Management systems

Management information systems (MIS), along with other software packages and applications, are critical in managing and analysing data and generating reports relevant to value chain fi nance. In terms of the value chain proper, MIS have supported the development and documentation of sophisticated

Box 5.1 Kisan credit cards, India

Credit products, like the Kisan (farmer) credit cards (KCC) in India, provide more acces-sible production, investment and consumption credit to farmers. The KCC, which has been in operation since 1998, is implemented across the country by all public sector commer-cial banks, regional rural banks and cooperative banks, with an outreach of over 83 million cards through March 2009 and a credit limit of US$ 8 billion. By providing both timely access to loans as well as crop and health insurance, it reduces risk of not only the produc-ers but also their suppliers and buyers. Similar products like Grameen cards, in vogue for rural people, and Bhumiheen cards, for landless farmers/share croppers, have also been developed and introduced in the market.

Source: Balakrishnan (2007); NABARD (2009)


processes such as traceability of agricultural products, tracking of warehouse goods, and consolidation of products for sale. With reference to fi nance, MIS allow portfolio and client management, structured fi nance instruments, com-modity trading, analysis of risk, and fraud detection and control. Thus, MIS provide numerous facilities that increase access to needed information, sup-port sound decision-making that encompasses analysis of client risk, product security, potential for trade and profi tability, and so on.

A second aspect of MIS that is signifi cant is the increasing level of sophis-tication of the fi nancial and portfolio management systems of both fi nancial and non-fi nancial institutions to track loans, investments and cash, and in-kind accounts receivable. With suffi cient ‘back-offi ce’ systems of this nature, many of the value chain fi nance tools and processes can now be applied.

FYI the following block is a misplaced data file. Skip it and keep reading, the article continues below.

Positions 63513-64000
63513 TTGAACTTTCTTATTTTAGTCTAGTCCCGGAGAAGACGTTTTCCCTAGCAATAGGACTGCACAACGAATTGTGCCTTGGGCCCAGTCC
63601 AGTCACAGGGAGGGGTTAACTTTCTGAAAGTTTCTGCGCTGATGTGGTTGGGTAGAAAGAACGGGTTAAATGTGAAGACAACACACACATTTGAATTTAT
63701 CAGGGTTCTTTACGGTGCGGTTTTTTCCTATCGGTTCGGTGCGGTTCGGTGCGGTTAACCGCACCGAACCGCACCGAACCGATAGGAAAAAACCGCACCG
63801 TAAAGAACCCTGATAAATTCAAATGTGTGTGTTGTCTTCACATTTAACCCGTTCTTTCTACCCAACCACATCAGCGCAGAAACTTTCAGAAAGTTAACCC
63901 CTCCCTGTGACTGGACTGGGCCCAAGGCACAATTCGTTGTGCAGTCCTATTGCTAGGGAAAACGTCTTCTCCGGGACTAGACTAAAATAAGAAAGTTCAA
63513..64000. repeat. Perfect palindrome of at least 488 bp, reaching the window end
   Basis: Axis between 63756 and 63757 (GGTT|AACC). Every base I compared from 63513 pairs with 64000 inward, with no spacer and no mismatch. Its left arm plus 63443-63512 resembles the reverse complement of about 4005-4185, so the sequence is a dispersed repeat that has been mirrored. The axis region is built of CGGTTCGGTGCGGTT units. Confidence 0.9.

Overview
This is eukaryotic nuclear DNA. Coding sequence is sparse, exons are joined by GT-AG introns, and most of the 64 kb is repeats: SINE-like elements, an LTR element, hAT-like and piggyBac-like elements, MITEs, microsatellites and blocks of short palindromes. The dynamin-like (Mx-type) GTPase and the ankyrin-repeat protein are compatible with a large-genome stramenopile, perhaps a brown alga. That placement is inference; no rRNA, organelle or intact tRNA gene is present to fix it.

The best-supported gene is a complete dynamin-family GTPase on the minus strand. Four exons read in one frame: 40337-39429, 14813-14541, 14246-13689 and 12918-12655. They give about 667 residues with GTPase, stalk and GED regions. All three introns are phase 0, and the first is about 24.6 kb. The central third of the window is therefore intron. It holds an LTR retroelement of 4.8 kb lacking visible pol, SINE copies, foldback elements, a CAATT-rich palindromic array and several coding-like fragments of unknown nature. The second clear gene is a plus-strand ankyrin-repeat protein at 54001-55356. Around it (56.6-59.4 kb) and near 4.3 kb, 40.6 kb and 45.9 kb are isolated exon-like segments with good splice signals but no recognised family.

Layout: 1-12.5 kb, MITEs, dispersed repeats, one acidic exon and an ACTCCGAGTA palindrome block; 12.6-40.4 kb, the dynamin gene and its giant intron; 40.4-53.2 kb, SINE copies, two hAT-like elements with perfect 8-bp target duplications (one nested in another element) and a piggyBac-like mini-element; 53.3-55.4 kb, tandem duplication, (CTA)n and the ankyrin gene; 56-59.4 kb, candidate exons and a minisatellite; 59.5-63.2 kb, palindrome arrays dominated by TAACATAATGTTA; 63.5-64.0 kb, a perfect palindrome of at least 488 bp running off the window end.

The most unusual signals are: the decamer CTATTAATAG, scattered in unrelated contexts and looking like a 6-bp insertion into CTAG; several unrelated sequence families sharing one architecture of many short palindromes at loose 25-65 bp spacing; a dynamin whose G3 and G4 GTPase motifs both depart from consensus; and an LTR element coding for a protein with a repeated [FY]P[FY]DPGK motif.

Networks and exchanges

Developments in Internet access along with reach into rural areas have en-abled the creation of networks and exchanges that benefi t agricultural value chains. This happens in two main ways: the delivery of critical information to farming communities such as market demand, pricing and technical advice; and the creation of exchanges that support the trade of agricultural outputs. The example from India in Box 5.3, describes an Internet application that

Box 5.2 Integrated information management, BASIX, India

BASIX India is promoting the use of information management technologies in its holistic approach to development. Their initiatives and experience focus on providing a package of livelihood services that are both fi nancial and agricultural. BASIX makes extensive use of information and communication technology in its integration of microfi nance, busi-ness development and institutional development services which form part of its livelihood promotion programme. This includes value chain fi nance and marketing services, such as warehousing, forward contracts and insurance, as well as loans and training.

Source: Ramana (2007a)

Box 5.3 Electronic network for fruit and vegetable trade, India